Five ones to watch in the FCA’s final general insurance pricing rules
Insurers and intermediaries are in a slightly strange limbo at present. We know that the FCA will publish its final rules on GI pricing practices at the end of this month. We also know that it has confirmed the implementation deadlines will be the end of September for enhanced product governance and systems and controls, and the end of December for pricing and auto-renewal. We just don’t know the final rules.
With these tight implementation deadlines looming large, most firms have assumed there won’t be significant changes to the meat of the proposals to ban price walking and the enlarged scope for fair value product assessments. Most have begun preparation work on that basis.
Nonetheless there are some important points that we expect the FCA to clarify when the final rules are published which could have a significant impact on some business models.
Here are our top five things to watch:
- Broker margins. There is uncertainty around whether brokers involved in price-setting will have to ensure their margins are the same for new and renewing customers, in addition to the end price. Say an insurer prices a policy at £400 and the broker’s revenue in year one is £100. If the insurer’s rate is £350 in year 2, can the broker charge £150? The end customer won’t see a difference, which seems to be the key aspect of the pricing remedy. However, what does the FCA have in mind with the proposal that “An insurance intermediary that is involved in the setting of any portion of the renewal price of the policy must ensure that the portion they set or their contribution to that portion is set at a level that is no higher than it would be set for a new business customer.” Clarification is crucial.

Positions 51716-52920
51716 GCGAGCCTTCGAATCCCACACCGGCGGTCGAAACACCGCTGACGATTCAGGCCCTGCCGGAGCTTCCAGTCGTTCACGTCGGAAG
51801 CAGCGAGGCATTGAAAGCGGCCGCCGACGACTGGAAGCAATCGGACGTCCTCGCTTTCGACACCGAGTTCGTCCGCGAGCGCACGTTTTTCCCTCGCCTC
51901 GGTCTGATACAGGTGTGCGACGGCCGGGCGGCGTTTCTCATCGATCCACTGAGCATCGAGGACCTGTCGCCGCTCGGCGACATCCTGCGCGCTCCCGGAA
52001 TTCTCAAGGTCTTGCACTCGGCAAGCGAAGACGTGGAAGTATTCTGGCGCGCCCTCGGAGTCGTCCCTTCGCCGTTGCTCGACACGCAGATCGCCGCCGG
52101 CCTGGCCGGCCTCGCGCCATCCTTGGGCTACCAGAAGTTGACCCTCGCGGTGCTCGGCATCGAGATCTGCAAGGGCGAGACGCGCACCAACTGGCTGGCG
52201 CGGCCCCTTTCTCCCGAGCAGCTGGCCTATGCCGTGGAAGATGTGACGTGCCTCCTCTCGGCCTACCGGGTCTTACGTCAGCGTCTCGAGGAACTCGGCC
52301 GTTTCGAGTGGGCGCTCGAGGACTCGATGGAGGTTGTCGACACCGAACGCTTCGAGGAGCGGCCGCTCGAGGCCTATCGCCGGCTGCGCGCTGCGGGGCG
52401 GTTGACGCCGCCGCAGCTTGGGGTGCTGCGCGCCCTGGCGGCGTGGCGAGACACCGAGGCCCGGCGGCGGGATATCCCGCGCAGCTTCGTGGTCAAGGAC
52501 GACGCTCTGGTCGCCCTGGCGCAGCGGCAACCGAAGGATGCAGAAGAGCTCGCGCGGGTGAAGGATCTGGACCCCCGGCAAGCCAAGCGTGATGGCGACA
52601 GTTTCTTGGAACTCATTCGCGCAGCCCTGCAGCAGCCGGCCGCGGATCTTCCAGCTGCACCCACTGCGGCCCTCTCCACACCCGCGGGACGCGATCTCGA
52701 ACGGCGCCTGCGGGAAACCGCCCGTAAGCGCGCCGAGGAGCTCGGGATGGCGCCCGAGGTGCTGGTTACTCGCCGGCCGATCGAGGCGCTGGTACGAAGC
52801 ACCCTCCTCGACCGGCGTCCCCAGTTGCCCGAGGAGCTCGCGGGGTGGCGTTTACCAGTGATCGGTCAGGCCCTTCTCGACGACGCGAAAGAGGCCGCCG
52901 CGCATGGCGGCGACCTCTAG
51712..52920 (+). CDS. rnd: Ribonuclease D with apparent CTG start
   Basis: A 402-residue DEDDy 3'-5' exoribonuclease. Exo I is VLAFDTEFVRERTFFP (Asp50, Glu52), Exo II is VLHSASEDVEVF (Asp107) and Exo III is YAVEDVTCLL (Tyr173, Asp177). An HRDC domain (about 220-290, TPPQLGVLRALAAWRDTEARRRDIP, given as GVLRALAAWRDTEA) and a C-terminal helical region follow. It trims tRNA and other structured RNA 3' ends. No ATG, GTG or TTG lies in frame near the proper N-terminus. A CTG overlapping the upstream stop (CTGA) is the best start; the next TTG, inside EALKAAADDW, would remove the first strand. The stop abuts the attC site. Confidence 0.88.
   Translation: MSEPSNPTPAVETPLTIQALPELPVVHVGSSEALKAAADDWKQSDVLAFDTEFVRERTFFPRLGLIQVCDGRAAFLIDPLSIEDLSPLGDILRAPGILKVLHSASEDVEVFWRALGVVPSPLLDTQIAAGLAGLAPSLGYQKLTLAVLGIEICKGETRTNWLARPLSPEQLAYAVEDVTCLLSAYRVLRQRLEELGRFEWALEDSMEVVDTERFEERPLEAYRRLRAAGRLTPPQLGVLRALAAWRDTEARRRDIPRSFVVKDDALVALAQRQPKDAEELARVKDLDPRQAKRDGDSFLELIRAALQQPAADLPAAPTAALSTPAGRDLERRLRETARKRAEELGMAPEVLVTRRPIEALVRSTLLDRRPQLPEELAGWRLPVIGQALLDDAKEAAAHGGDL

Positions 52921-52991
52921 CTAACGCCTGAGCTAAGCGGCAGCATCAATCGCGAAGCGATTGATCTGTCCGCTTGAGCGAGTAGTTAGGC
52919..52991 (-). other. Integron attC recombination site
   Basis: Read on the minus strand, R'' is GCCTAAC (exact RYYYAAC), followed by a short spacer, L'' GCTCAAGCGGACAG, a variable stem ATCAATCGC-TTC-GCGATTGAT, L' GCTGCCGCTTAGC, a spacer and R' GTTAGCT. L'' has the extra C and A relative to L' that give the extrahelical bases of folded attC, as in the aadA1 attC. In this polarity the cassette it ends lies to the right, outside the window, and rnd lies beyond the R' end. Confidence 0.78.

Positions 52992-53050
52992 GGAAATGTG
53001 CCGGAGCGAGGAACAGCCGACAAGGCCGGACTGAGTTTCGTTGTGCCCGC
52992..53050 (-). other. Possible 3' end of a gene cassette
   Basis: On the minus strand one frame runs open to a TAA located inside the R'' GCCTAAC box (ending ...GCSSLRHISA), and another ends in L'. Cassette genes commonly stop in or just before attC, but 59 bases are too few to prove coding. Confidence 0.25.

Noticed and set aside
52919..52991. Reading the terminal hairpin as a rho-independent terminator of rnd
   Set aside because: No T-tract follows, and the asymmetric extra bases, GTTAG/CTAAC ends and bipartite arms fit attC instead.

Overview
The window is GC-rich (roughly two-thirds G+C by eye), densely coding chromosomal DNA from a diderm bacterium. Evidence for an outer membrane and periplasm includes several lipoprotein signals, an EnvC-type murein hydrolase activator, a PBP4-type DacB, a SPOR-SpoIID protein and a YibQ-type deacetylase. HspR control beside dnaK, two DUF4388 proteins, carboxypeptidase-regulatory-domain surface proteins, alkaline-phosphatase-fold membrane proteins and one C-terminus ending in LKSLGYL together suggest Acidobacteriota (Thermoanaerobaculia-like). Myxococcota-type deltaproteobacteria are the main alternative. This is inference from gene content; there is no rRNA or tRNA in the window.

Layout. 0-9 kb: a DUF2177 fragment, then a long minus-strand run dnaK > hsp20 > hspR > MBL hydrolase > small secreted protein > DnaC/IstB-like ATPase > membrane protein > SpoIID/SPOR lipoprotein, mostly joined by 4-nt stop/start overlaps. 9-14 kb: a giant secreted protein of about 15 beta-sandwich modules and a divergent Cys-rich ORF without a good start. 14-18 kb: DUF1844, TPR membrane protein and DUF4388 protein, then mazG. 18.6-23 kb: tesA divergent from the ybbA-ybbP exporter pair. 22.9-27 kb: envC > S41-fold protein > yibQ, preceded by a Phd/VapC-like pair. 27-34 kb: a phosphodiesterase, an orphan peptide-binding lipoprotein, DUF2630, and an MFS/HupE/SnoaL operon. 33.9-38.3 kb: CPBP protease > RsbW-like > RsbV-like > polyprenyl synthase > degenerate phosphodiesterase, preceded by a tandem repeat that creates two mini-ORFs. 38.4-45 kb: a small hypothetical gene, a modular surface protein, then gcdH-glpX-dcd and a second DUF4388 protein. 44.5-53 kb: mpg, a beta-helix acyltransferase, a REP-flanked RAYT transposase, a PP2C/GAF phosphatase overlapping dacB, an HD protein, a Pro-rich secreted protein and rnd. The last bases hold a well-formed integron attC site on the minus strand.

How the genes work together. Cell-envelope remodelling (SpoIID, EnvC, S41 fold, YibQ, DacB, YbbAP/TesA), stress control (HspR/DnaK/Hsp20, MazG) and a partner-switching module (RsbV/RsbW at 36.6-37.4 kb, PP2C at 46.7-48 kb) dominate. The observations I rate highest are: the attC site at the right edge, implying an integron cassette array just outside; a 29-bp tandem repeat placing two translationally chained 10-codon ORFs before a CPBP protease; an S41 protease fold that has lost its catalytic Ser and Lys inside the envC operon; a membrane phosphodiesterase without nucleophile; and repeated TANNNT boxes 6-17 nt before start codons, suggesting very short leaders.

- Incentives. There’s a big market in new business and without introductory prices in their armoury, providers will be keenly watching to see whether they can continue to entice new customers with offers such as vouchers and free gifts. Will the FCA provide a view on the types of incentives that will be allowable and the point at which these may become ‘dual pricing by the back door’? And will it take a consistent view between incentives offered by providers and those offered by PCWs, which, after all, do not sell insurance at renewal?
- When is an add-on an add-on? The proposals contained a very broad definition of additional products which would also be subject to the pricing rules. This could effectively ban giving away breakdown or legal cover to new customers if it is not offered to renewing customers.
- Premium finance. It looks likely that premium finance will be in scope for product governance as well as pricing, meaning additional compliance requirements beyond the consumer credit rules already in place. When assessing what is in the customer’s best interest firms will be looking for guidance on whether they should benchmark against other premium finance options or also include other products, such as paying on a credit card.
- Data. The regulator has signalled clearly that it will expect a range of reporting from firms which it will use to compare and benchmark. But not all MI is created equally and the final rules will confirm a standard method of measuring and reporting. These will undoubtedly create complexity and hasty fine-tuning for some firms. However, it is ultimately measured, this sort of information is highly commercially sensitive and the FCA could reassure the market that this data will be used internally and not published.